Open Science Research Excellence

Open Science Index

Commenced in January 2007 Frequency: Monthly Edition: International Paper Count: 2

2
10006437
Effects of High-Protein, Low-Energy Diet on Body Composition in Overweight and Obese Adults: A Clinical Trial
Abstract:

Background: In addition to reducing body weight, the low-calorie diets can reduce the lean body mass. It is hypothesized that in addition to reducing the body weight, the low-calorie diets can maintain the lean body mass. So, the current study aimed at evaluating the effects of high-protein diet with calorie restriction on body composition in overweight and obese individuals. Methods: 36 obese and overweight subjects were divided randomly into two groups. The first group received a normal-protein, low-energy diet (RDA), and the second group received a high-protein, low-energy diet (2×RDA). The anthropometric indices including height, weight, body mass index, body fat mass, fat free mass, and body fat percentage were evaluated before and after the study. Results: A significant reduction was observed in anthropometric indices in both groups (high-protein, low-energy diets and normal-protein, low-energy diets). In addition, more reduction in fat free mass was observed in the normal-protein, low-energy diet group compared to the high -protein, low-energy diet group. In other the anthropometric indices, significant differences were not observed between the two groups. Conclusion: Independently of the type of diet, low-calorie diet can improve the anthropometric indices, but during a weight loss, high-protein diet can help the fat free mass to be maintained.

1
10003685
Using Fuzzy Logic Decision Support System to Predict the Lifted Weight for Students at Weightlifting Class
Abstract:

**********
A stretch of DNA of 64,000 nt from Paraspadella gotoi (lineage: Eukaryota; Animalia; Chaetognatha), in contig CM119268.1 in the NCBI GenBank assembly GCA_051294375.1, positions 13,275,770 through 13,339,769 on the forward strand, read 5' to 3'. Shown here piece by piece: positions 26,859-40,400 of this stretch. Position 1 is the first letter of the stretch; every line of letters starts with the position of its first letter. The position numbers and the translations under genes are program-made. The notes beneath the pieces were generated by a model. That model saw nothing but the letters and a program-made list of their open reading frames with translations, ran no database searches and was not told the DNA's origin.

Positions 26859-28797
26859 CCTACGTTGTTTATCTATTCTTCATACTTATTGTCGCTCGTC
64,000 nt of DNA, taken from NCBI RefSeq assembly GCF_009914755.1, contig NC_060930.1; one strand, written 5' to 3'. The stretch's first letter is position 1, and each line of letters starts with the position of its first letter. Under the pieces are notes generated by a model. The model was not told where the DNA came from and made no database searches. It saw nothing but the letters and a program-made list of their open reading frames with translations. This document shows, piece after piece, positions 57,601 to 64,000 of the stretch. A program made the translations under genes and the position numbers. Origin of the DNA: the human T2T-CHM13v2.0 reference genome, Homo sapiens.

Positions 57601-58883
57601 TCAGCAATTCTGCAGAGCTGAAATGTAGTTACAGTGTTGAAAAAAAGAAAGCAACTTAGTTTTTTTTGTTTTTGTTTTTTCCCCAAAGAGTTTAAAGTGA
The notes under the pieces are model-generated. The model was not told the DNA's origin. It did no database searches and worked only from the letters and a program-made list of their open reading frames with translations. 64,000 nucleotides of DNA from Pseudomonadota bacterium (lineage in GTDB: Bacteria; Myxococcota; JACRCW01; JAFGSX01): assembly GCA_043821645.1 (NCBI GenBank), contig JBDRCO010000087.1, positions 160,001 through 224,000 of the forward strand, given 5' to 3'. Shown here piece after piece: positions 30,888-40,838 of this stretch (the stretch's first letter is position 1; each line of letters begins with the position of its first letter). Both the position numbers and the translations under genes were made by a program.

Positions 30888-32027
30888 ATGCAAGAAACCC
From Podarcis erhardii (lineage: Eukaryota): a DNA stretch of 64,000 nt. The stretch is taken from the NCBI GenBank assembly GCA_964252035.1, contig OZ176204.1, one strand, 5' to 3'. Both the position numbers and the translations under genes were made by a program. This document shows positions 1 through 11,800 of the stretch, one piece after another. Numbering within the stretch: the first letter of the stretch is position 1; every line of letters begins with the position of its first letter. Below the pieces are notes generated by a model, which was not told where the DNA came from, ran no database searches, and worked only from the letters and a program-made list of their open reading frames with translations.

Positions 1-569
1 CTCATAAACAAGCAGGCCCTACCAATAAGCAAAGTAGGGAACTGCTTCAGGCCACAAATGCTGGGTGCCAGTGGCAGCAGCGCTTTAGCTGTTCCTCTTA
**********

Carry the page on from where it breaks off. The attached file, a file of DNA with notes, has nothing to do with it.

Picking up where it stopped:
This study aims at being acquainted with the using the body fat percentage (%BF) with body Mass Index (BMI) as input parameters in fuzzy logic decision support system to predict properly the lifted weight for students at weightlifting class lift according to his abilities instead of traditional manner. The sample included 53 male students (age = 21.38 ± 0.71 yrs, height (Hgt) = 173.17 ± 5.28 cm, body weight (BW) = 70.34 ± 7.87.6 kg, Body mass index (BMI) 23.42 ± 2.06 kg.m-2, fat mass (FM) = 9.96 ± 3.15 kg and fat percentage (% BF) = 13.98 ± 3.51 %.) experienced the weightlifting class as a credit and has variance at BW, Hgt and BMI and FM. BMI and % BF were taken as input parameters in FUZZY logic whereas the output parameter was the lifted weight (LW). There were statistical differences between LW values before and after using fuzzy logic (Diff 3.55± 2.21, P > 0.001). The percentages of the LW categories proposed by fuzzy logic were 3.77% of students to lift 1.0 fold of their bodies; 50.94% of students to lift 0.95 fold of their bodies; 33.96% of students to lift 0.9 fold of their bodies; 3.77% of students to lift 0.85 fold of their bodies and 7.55% of students to lift 0.8 fold of their bodies. The study concluded that the characteristic changes in body composition experienced by students when undergoing weightlifting could be utilized side by side with the Fuzzy logic decision support system to determine the proper workloads consistent with the abilities of students.
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